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Genesis - The Lamb Lies Down On Broadway CD (album) cover




Symphonic Prog

4.29 | 2731 ratings

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Prog Reviewer
5 stars Keep your fingers out of my eye!

While I type I like to glance at the butterflies in glass that are all around the walls. This album is pinned to events I recall pretty clearly in my mind, as I just bought it yesterday after extensive research online. It is lacking in production, but it gave an introduction to theater rock as a prog selection. Should really be 4 stars, the extra one is for concept. It's about a fully biodegradable being slapped together and categorized as "Rael": he's a Puerto Rican-American punk from the N.Y.C. who acts all tough to hide his true feelings. Anyway, if you got this album and the story doesn't stand I might lend a hand, you understand? (i.e., the liner note quote was planned, dummies.)

The flickering needle jumps into red. New Yourk crawls out of its bed. And the lamb lies down on Broadway.

That out of the way, I'll begin the review in earnest. The title track is very nice, but unfortunately I find it hard to describe the instrumentation to you. The album mainly revolves around piano/synthesizer/mellotron tunes, with the traditional rock instruments accompanying. But this album is not bought to rock with. GENESIS has never seemed to me a true "rock" band. They are further removed from tradition than that of YES and PINK FLOYD and especially DREAM THEATER. But that is not necessarily bad. The album's concept is deep, complex, practically impenatrable. Read the liner notes and research online before or while you listen, otherwise it may fail to capture you.

Now then, after the medium-rock song (medium-rock being "rocking" in relation to GENESIS standards) title track, we enter the softer, mellower "Fly on a Windshield." While the title track describes Rael's current position in a realistic N.Y.C, with him spray painting graffiti and the social commentary of the times, this one is the beginning of the weirdness (Aside from the metaphorical "lamb lies down on broadway" which I think represents the sad sacrifice of Rael as he dies because of society's ills. Lambs represent sacrifice, in a Biblical sort of way.) Anyway, a huge wall of black descends from heaven to sweep slowly down the streets of broadway as everyone but Rael ignores it (or doesn't see it). It soon gets to Rael, encasing him in a cocoon.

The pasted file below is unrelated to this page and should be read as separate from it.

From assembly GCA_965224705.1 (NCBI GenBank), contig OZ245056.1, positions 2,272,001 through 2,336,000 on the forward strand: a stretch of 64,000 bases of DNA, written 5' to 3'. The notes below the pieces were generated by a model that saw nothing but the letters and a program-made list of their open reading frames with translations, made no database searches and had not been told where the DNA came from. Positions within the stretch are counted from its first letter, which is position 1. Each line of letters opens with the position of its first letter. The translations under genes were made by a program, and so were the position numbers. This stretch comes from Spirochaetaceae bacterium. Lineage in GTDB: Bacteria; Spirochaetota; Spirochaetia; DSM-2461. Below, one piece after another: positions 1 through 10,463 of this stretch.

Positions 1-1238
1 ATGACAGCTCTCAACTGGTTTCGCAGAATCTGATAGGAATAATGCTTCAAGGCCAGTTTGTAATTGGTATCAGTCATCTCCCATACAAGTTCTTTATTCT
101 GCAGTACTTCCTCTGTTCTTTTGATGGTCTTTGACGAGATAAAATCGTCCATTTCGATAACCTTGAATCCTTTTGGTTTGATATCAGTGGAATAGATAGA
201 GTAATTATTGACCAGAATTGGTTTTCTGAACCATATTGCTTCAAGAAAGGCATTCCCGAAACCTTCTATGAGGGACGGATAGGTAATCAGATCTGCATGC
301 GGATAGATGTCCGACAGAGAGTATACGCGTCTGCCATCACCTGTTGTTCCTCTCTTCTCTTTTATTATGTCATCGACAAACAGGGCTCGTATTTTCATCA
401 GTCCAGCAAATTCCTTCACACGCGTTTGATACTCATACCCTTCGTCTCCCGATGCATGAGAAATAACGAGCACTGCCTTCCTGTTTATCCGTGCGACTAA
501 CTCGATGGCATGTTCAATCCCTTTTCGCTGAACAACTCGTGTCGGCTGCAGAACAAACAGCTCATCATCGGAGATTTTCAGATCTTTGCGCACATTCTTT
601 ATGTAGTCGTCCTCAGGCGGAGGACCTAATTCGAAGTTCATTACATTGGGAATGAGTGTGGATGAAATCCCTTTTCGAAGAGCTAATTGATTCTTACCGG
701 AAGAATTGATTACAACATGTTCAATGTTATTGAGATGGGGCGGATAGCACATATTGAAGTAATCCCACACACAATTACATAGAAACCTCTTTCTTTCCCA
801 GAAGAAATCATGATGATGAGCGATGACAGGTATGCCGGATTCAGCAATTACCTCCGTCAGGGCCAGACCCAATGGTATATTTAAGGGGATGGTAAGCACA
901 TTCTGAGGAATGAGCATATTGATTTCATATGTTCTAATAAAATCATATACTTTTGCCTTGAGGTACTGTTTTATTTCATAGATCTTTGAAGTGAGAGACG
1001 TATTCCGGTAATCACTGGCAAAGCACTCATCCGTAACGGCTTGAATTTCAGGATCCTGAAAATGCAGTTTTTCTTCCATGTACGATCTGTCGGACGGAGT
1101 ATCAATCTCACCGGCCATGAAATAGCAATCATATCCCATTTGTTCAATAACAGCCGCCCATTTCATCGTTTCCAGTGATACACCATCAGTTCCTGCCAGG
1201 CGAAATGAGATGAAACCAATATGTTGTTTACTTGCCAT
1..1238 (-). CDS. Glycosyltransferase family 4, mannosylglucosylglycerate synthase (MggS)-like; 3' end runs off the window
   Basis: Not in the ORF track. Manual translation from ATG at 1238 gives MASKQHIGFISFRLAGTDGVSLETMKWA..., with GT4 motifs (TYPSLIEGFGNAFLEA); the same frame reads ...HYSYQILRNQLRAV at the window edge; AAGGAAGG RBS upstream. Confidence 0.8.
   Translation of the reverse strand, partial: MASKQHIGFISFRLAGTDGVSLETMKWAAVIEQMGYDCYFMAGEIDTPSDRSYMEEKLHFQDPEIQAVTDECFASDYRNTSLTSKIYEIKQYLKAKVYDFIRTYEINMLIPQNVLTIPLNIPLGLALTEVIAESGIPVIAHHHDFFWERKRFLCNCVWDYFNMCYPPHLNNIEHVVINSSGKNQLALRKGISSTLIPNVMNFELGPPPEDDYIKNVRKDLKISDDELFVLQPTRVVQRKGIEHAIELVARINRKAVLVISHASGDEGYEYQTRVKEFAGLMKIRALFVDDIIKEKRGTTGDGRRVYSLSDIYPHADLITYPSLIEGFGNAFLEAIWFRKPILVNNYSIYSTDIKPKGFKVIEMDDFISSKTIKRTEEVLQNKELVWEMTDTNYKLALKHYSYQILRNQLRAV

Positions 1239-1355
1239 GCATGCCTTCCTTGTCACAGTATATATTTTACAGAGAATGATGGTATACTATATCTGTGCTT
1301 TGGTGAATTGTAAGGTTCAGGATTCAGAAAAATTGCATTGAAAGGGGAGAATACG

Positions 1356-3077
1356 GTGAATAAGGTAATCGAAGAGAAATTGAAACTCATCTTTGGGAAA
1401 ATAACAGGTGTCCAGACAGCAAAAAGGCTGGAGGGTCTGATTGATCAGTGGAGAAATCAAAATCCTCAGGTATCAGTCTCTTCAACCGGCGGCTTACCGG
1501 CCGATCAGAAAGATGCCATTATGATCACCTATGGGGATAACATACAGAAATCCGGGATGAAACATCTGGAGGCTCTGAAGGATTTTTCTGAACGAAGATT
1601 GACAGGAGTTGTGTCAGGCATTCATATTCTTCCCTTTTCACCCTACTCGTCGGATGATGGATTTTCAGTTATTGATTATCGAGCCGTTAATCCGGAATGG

Broadway's past is remembered in "Broadway Melody of 1974" as Rael exits our world. What is happening to him? It is most likely that he dies of malnutrition or overdose or something and is sent on a journey through purgatory so he can finally learn love or be trapped in purgatory forever. That gives the album true meaning and a purpose. And now, back to the songs...

"Cuckoo Cocoon" is Rael waking up from unconsciousness to find he is trapped in a cocoon (which could be a metaphor for his rebirth from our world into the next). He falls back asleep and wakes up in a vast cavern of constantly decaying and forming stalactites and stalagmites in the song "In the Cage". He tries to find a way out by using self-control, but abandons this when a rotating cage of stalactites and stalagmites forms around him, closing in on him and trapping him. This cage represents humanity tied to earthly things and the restriction it brings: yet another reality of life Rael must come to terms with before he can move on. He also sees other people's cages forming outside to make a massive network of infinite cages in the vast cavern.

It is at this point that Rael sees his brother John outside the cage. He tries to talk to John (who is in reality Rael's true self: Rael just doesn't know himself well enough metaphorically to recognize this), but John ignores him and instead cries a single tear of blood to mourn the incapability of Rael to see the truth. John leaves and just as the bars of Rael's cage close in on him, and the cage dissolves finally. Rael is left spinning on the floor of what is now a large modern hallway. Overall, "In the Cage" is a masterpiece song. Excellent example of GENESIS' power.

"The Grand Parade of Lifeless Packaging" is a beeping and clanking but catchy tune about the aisles of inhumane factorylike shells of people. Brother John is there as a motionless shell (which means Rael is there as well). But soon Rael tires of this and his mind drifts into memory of his life "Back in N.Y.C.". This gives us some background of Rael's life and ways in a rocking sort of song. Then his hairy, masculine heart is shaved in "Hairless Heart" and in "Counting Out Time" he remembers his first romantic experience. This song is also a classic rock tune with some catchy bass grooves.